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Conceptual Poetics: Kenneth Goldsmith
Kenneth Goldsmith “Conceptual Poetics”
(presented at Conceptual Poetry and Its Others Conference, University of Arizona, Tucson)
I presented the journal on Conceptual Poetics that I did here for the Poetry Foundation last year.
In brief, Conceptual writing or uncreative writing is a poetics of the moment, fusing the avant-garde impulses of the last century with the technologies of the present, one that proposes an expanded field for 21st century poetry. Conceptual writing’s concerns are generally two-pronged, as manifested in the tensions between materiality and concept. Conceptual writing obstinately makes no claims on originality. On the contrary, it employs intentionally self and ego effacing tactics using uncreativity, unoriginality, illegibility, appropriation, plagiarism, fraud, theft, and falsification as its precepts; information management, word processing, databasing, and extreme process as its methodologies; and boredom, valuelessness, and nutritionlessness as its ethos. Language as junk, language as detritus. Nutritionless language, meaningless language, unloved language, entartete sprache, everyday speech, illegibility, unreadability, machinistic repetition. Obsessive archiving & cataloging, the debased language of media & advertising; language more concerned with quantity than quality.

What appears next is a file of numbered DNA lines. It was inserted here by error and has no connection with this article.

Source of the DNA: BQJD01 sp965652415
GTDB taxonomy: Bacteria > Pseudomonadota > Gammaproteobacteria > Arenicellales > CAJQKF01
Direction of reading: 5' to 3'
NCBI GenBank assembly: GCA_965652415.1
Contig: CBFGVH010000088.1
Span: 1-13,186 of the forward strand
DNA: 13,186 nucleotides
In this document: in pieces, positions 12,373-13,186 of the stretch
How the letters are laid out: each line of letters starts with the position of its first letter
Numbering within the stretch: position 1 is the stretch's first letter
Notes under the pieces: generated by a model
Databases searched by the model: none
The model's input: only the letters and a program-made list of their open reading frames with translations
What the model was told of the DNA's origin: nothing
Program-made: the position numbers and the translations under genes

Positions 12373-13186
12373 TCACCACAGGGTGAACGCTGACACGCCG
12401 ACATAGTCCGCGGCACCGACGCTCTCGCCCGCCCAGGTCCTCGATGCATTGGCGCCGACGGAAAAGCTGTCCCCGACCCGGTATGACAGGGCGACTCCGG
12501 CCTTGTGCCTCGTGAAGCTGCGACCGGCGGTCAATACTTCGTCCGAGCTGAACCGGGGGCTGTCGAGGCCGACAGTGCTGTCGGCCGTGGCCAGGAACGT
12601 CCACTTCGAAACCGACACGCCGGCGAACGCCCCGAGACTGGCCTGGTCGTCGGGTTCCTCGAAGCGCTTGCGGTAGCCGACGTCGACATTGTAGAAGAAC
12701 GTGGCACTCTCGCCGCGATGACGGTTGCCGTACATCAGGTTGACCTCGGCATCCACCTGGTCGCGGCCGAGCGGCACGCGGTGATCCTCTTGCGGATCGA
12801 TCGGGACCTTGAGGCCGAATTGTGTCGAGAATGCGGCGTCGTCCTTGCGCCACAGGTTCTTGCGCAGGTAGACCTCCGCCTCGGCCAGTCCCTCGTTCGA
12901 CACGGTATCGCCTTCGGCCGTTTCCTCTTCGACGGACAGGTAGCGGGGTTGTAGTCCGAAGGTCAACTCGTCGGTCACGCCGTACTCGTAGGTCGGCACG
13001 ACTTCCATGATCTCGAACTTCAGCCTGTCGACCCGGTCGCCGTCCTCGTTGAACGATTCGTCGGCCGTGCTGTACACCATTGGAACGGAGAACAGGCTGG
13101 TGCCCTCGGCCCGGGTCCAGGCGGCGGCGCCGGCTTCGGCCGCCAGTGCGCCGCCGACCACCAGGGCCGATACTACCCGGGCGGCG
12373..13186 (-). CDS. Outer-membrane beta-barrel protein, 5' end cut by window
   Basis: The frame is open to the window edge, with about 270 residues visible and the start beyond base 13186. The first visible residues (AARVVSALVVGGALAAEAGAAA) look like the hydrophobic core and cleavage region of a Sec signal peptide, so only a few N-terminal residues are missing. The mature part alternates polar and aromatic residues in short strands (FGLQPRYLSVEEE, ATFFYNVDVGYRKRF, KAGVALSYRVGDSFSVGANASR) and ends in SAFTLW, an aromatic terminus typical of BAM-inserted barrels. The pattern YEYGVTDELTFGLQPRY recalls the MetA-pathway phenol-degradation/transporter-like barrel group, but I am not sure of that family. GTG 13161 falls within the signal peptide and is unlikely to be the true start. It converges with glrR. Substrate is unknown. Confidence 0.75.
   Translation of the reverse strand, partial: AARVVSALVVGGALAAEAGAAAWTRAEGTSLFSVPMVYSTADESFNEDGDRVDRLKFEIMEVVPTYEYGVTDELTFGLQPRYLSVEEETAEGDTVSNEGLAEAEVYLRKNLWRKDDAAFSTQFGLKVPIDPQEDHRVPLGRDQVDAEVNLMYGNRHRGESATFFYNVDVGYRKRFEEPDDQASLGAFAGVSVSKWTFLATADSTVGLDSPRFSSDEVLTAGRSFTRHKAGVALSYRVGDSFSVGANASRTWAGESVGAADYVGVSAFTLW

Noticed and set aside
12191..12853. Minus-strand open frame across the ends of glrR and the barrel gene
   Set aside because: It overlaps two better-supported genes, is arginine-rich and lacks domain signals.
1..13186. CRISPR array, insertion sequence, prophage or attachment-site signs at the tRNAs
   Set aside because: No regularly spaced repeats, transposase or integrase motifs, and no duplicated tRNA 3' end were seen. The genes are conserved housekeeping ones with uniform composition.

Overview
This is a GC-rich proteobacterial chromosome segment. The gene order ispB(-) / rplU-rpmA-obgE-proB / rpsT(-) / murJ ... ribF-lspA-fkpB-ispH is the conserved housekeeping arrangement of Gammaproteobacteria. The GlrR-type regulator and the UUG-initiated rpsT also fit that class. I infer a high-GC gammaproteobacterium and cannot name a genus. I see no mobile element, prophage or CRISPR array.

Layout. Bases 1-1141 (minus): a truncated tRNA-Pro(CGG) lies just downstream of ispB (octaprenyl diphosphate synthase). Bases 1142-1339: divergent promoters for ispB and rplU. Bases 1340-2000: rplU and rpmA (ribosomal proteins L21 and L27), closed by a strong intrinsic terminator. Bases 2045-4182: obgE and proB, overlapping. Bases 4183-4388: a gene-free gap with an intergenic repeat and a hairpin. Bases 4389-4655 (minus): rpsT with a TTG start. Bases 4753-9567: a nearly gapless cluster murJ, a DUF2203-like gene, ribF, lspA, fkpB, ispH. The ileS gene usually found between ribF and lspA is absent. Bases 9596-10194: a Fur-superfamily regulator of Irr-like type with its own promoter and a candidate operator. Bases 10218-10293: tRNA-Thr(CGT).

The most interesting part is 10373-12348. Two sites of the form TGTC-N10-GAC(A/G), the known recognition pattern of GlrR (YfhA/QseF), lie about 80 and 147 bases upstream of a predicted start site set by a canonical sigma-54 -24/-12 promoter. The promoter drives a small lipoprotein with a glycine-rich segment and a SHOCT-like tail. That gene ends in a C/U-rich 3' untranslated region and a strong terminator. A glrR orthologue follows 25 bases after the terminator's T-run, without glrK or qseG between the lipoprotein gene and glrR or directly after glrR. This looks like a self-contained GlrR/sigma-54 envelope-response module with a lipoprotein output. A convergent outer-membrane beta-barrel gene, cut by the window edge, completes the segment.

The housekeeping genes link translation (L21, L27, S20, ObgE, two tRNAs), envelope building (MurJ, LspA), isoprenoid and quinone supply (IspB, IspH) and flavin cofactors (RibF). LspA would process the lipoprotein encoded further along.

In their self-reflexive use of appropriated language, conceptual writers embrace the inherent and inherited politics of the borrowed words: far be it from conceptual writers to morally or politically dictate words that aren’t theirs. The choice or machine that makes the poem sets the political agenda in motion, which is often times morally or politically reprehensible to the author. With the rise of appropriation-based literary practices, the familiar or quotidian is made unfamiliar or strange when left semantically intact. No need to blast apart syntax.
Conceptual writing is more interested in a thinkership rather than a readership. Readability is the last thing on this poetry’s mind. Conceptual writing is good only when the idea is good; often, the idea is much more interesting than the resultant texts.